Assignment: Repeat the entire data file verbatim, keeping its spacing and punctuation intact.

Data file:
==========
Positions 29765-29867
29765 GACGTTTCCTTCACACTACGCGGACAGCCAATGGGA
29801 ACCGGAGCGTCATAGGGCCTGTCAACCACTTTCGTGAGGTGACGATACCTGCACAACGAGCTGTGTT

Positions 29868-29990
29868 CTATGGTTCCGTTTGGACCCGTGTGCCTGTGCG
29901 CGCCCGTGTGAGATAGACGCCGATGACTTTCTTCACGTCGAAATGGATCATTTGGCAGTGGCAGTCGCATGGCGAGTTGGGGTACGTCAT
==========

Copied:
Positions 29765-29867
29765 GACGTTTCCTTCACACTACGCGGACAGCCAATGGGA
29801 ACCGGAGCGTCATAGGGCCTGTCAACCACTTTCGTGAGGTGACGATACCTGCACAACGAGCTGTGTT

Positions 29868-29990
29868 CTATGGTTCCGTTTGGACCCGTGTGCCTGTGCG
29901 CGCCCGTGTGAGATAGACGCCGATGACTTTCTTCACGTCGAAATGGATCATTTGGCAGTGGCAGTCGCATGGCGAGTTGGGGTACGTCAT